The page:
Very long rambling read.

The world has lost a man who would’ve fit in quite well among our merry band of gear heads. My grandfather has a vehicular history that would be impressive spread among multiple men.


As a child he spent time around both the machine shop and car dealership his father owned. The car dealership sold Dodge Brothers and Desoto at the time. Later they would add Chrysler and Plymouth after the discontinuation of the Desoto line.

After enlisting during WW2 he entered flight training. He was training to fly pursuit planes. During a mock engagement while flying a P-51 he was involved in a near Miss with one of his instructors which revealed a pinhole blind spot in his vision that meant he couldn’t complete flight training and would be assigned to a stateside post.

He spent the war at a naval shore battery in Oregon; Fort Stevens. Thanks to very low staffing he was part of three branches of the service depending on his job on any given day. When he was doing clerical work he was in the Army, when he was assigned to the shore battery itself he was a member of the Coast Guard, and when he was on a torpedo boat he was in the Navy.

In June of 1942 the battery was attacked by a Japanese sub firing it’s deck gun. Unfortunately, the sub was out of range of the battery’s outdated guns so they elected not to return fire fearing the muzzle flash would help the submariners improve their aim. US censors released a story claiming that the only damage done was to the bases baseball diamond. They were worried that admitting what really happened would cause panic on the west coast. Even today that is the main story told. The truth is several buildings on base were hit including one of the barracks. My grandfather told me that he was playing poker in that barracks when someone ran in to report the base was being shelled. He was among those that ran out just before the shell hit. I still can’t find the exact casualty numbers, but he knows over 70 men died that night.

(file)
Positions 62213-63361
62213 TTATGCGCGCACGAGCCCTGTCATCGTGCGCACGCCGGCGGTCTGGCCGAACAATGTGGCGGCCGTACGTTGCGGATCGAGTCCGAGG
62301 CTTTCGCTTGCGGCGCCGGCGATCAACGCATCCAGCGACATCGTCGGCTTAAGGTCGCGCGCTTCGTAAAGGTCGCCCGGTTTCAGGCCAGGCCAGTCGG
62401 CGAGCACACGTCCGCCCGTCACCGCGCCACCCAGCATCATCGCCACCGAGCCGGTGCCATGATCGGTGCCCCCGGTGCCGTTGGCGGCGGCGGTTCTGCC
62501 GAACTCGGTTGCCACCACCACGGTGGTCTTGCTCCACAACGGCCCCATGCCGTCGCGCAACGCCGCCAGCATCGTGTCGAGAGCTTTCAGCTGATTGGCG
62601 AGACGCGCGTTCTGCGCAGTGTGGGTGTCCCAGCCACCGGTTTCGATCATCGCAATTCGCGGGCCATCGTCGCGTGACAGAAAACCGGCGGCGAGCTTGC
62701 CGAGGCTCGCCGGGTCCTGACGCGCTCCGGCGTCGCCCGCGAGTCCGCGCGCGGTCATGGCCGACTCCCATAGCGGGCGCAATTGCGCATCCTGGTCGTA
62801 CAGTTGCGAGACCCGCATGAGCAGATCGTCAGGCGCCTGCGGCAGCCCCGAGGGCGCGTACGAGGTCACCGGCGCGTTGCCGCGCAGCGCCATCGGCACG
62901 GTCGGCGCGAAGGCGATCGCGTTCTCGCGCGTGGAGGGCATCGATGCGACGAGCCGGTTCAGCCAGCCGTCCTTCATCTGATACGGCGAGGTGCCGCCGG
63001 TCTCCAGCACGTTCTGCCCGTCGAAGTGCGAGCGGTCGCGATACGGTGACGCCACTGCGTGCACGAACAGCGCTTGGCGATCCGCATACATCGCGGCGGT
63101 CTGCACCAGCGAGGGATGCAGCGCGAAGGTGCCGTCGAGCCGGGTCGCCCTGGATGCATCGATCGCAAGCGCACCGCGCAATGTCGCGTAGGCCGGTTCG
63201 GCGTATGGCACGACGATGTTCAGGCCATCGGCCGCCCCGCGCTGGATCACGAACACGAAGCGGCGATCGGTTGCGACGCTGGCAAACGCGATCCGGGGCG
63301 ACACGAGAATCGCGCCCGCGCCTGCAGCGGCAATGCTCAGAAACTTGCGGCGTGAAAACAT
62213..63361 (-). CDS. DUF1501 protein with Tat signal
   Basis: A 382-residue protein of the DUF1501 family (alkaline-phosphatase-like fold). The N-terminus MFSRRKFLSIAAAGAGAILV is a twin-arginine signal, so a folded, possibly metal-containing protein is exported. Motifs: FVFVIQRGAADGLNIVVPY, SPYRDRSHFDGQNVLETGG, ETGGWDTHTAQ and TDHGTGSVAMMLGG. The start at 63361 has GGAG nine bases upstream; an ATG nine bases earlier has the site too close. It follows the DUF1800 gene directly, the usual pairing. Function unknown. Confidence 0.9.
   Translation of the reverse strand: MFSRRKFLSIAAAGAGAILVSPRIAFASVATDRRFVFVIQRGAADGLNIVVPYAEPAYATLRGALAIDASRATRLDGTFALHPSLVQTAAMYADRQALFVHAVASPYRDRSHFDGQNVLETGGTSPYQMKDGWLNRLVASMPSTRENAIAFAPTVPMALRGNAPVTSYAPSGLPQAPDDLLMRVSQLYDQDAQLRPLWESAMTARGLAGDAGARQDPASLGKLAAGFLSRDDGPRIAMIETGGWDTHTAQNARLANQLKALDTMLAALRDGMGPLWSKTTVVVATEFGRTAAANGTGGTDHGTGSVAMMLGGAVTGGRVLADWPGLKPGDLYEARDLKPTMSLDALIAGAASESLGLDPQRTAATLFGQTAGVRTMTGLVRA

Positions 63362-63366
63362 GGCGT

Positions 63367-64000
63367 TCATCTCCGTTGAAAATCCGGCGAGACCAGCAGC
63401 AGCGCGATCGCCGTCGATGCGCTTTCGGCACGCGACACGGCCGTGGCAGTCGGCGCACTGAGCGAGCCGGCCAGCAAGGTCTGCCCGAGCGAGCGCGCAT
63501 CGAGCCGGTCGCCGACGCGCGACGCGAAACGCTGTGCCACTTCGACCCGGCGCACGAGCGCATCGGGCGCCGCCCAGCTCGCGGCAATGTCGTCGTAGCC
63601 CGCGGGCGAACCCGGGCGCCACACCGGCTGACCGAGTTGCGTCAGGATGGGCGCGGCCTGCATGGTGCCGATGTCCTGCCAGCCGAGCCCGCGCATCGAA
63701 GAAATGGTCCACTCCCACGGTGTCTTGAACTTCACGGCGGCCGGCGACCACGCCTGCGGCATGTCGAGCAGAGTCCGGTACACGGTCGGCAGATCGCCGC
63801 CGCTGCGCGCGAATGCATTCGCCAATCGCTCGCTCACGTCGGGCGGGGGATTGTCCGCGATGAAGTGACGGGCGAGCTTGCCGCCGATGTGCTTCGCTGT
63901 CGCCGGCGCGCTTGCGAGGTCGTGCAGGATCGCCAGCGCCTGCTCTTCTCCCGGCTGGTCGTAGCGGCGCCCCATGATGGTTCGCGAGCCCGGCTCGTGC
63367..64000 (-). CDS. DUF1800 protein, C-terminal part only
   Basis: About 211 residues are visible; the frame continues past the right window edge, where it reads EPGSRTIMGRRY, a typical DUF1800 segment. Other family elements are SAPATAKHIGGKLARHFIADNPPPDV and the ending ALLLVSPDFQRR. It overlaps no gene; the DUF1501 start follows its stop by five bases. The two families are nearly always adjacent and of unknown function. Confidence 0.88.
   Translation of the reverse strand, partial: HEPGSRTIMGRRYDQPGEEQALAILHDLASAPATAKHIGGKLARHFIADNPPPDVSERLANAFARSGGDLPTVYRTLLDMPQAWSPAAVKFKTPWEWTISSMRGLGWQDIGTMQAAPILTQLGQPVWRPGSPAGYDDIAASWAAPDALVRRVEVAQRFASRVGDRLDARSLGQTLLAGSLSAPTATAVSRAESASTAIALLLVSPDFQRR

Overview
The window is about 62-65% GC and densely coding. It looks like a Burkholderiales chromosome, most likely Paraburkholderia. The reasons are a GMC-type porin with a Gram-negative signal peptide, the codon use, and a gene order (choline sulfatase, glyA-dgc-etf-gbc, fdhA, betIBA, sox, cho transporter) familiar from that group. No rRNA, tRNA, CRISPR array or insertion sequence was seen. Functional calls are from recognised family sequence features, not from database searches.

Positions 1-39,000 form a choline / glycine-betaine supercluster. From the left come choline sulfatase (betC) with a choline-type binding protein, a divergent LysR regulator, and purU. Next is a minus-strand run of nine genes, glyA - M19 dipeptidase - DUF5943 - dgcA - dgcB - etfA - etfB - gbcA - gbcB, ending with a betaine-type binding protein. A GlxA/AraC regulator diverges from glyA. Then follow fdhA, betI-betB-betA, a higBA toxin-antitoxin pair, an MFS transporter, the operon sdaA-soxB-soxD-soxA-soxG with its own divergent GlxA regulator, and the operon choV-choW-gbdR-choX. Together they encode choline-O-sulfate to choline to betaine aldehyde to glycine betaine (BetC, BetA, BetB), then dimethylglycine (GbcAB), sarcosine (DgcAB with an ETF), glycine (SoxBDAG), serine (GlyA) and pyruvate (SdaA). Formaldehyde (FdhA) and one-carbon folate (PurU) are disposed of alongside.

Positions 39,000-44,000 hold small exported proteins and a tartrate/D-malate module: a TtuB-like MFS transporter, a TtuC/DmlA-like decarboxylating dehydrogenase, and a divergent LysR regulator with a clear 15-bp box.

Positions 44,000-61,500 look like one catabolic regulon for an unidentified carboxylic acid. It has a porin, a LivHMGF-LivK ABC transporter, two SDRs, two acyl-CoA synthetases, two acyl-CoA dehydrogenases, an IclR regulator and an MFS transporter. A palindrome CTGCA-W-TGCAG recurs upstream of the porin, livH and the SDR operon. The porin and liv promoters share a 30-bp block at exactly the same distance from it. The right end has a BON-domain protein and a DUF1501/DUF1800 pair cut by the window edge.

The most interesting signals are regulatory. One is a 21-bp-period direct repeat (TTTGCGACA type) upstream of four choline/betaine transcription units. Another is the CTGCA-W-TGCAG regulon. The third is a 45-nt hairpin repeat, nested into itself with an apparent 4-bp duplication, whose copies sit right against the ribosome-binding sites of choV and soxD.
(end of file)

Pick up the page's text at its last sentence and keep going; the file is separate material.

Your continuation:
Following the war he returned to his dads dealership and joined the local volunteer fire service. He was part of the department for almost 20 years until it became a professional service.

In the early 60’s he bought a kit that was for a small open wheel race car. I don’t know the name of the exact series, but he raced at the Dayton Speedway for two and a half seasons. His time as a driver came to an end when his car blew a tire and tumbled over a guardrail. He suffered a concussion, a broken wrist, a broken collarbone, and multiple fractured ribs. My grandmother told him if he ever raced again she would take their two daughters and move in with her sister. He never drove again, but the car was rebuilt and driven by his cousin for two more years with my grandfather working the pit crew.


In 1967 he worked as part of the Indy 500 fire brigade. Then in 1968 he went back to work as a firefighter specifically assigned to the pits of the Lotus turbine car.

In case this wasn’t enough for you. In December of 1960 after the announcement was made that Desoto was being discontinued he along with two other people from Ohio Desoto dealers went to Chrysler headquarters to try and convince them not to discontinue the line. While they were unsuccessful with this they did get official permission from Chrysler to start a club for Desoto owners. That club is still active today as the National Desoto Club.


My grandfather served as their technical expert for people needing help with the Desoto and by extension the Imperial and Chrysler Airflow cars. He continued doing this until 2 years ago when he went into a nursing home.

He will certainly be missed, but even he said he couldn’t imagine having lived a more fulfilling life.